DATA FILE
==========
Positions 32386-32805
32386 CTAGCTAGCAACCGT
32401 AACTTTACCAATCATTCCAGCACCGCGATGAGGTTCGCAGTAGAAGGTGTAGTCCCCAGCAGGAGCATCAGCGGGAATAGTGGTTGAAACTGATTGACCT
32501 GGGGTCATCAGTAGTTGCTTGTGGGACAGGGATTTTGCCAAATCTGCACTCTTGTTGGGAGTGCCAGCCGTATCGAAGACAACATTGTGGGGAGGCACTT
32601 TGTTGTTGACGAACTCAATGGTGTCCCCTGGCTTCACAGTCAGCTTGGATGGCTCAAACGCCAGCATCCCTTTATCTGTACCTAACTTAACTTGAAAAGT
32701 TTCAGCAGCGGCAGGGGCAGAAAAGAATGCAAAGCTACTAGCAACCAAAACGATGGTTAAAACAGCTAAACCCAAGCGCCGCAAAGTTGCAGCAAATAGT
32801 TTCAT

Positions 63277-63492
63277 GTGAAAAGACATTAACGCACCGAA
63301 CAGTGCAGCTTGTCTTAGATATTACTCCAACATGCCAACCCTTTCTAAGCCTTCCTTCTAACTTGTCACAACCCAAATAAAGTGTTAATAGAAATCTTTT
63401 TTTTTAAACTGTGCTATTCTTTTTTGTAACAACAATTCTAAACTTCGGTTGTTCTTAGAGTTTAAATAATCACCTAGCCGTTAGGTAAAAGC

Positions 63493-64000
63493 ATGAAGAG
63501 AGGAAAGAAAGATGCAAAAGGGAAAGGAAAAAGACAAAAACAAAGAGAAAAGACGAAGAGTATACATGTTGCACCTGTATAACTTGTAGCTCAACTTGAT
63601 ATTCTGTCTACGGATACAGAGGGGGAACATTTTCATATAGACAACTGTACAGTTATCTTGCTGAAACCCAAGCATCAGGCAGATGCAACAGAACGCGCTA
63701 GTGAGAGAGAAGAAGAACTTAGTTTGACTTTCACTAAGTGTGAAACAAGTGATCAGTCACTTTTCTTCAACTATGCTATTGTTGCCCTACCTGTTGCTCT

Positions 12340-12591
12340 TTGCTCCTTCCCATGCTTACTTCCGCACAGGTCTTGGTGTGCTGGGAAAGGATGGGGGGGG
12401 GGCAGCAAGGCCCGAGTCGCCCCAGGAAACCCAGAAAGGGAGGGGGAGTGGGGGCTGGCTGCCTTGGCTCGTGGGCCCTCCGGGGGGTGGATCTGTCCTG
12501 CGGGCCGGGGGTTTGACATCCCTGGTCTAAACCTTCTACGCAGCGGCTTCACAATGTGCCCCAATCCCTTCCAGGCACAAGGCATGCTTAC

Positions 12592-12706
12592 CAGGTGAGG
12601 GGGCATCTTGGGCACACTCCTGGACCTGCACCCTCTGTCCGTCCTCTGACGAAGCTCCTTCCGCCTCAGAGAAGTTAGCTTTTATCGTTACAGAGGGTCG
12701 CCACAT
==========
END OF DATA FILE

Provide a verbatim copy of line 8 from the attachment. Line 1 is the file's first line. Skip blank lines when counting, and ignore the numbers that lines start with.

Positions 63277-63492